Heart of Hearts
At a refugee center in Greece, new Christians are stepping forward to bridge the communication gap and ensure that the good news is told in a language that refugees can understand.
by photography by
A MAN SITS HUNCHED IN A CORNER, WEEPING. With his coat pulled tightly around him, he listens intently to the sounds coming from the earbuds he’s wearing. The door has been opened to a whole new world, a world of grace, truth, and love.
Aarash Nabi (not his real name) has just been given an In Touch Messenger in his “heart language,” Dari. Dari is largely unheard of in the West, but it’s a widely spoken Persian language in Central Asia. There are over 20 million Dari speakers in Afghanistan.*
When Aarash heard the gospel in Dari, he was hearing it for the very first time in the most personal language he has. And the truth broke through to him in a powerful way. “I’ve never heard these stories,” he said, “but I believe they’re true.”
This has happened over and over at a Christian-run refugee center in Athens, where the staff sees hundreds of visitors every day who speak little Greek or English. Aarash came to the center seeking help shortly after arriving in Greece from Afghanistan.
HOW MANY LANGUAGES ARE THERE?
The Wycliffe Global Alliance estimates that about 1.5 billion people do not yet have the full Bible in their native language.
The In Touch Messenger shares the gospel in 106 languages and counting. We are constantly working to add new Bible translations to our family of Messenger Lab devices.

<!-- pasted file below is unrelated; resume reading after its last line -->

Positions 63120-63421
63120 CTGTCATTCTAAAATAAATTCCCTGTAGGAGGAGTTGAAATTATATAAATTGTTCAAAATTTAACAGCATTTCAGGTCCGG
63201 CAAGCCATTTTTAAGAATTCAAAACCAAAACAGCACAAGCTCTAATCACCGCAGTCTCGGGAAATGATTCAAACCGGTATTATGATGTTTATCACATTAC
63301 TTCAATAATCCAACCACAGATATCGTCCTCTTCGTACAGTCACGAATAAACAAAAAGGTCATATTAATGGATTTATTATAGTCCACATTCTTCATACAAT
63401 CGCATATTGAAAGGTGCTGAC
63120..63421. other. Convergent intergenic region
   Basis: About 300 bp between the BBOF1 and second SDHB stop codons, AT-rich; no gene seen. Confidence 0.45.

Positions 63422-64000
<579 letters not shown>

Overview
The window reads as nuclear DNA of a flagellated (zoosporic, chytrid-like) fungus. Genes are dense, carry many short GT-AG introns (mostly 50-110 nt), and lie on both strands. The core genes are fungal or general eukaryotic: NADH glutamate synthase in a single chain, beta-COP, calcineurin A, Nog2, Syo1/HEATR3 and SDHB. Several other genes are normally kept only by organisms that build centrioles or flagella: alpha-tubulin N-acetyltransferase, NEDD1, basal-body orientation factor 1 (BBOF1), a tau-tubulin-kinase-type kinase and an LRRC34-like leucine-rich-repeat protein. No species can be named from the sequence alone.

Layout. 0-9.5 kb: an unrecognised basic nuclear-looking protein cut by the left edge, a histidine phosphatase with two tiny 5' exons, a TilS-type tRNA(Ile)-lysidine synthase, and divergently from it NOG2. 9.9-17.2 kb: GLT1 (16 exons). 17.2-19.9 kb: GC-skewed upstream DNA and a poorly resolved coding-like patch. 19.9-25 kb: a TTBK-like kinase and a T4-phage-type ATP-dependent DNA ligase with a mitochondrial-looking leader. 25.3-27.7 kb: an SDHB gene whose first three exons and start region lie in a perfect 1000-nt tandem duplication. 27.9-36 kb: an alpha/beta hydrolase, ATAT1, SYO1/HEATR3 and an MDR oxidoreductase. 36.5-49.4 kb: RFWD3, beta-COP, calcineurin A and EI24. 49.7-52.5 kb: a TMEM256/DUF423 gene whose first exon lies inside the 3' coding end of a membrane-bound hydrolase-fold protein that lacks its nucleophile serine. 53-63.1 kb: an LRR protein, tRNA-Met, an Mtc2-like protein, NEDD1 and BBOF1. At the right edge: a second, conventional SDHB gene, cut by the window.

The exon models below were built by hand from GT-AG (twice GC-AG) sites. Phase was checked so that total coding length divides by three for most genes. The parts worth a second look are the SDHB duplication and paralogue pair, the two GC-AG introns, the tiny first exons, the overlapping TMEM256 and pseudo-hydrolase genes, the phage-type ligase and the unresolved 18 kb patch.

Language is a major factor in the ministry. The center offers meals, basic medical treatment, and opportunities for dental care. But in addition to providing for physical needs, the team wants, above all, to share the gospel of Jesus Christ. Since visitors come from so many different countries, communication is a real challenge.
So the center’s team got creative. They know that when God wants to speak directly to our heart of hearts, He uses the language we know best. They enlisted the help of Christian friends—many of them new converts themselves—hailing from the same countries as the visitors. And then, in the center’s coffee shop atmosphere, these volunteers meet with visitors, talk with them, pray for them, and tell them about God’s great love and His plan for their salvation—all in their own language.
The In Touch Messenger is playing a big role in this outreach. The center, and the Christian volunteers who’ve joined its team, have handed out hundreds of the devices to those who come to the center for care, in languages such as Arabic, Farsi, and Dari. “When they hear the presentation of the gospel,” says William, a missionary associated with the center, “and they begin hearing Scripture in their heart language, it’s a pivotal thing for them.”
In fact, it’s one of four common steps for those from other religious traditions when making the journey to faith in Christ. William has noticed a distinct pattern in the way God is working in this area, especially with those of Muslim background. First, they will remember personal interactions they’ve had with Christians: conversations, assistance, a friendly hand. Then, they remember someone praying for them in the name of Jesus. Once they are open to considering the one true God through these experiences, they hear His Word in their heart language and are powerfully touched by the truth of Scripture. Finally, says William, these pilgrims on the road to salvation often receive dreams or visions of the Lord to completely solidify their faith.
The center’s staff, and the volunteers serving with them, are immensely grateful for the devices they’ve received from the In Touch Messenger Lab. Those devices are enabling the team to reach people in need with the greatest gift of all—the good news, in a language that’s dear to their hearts, intimately familiar, and deeply understandable.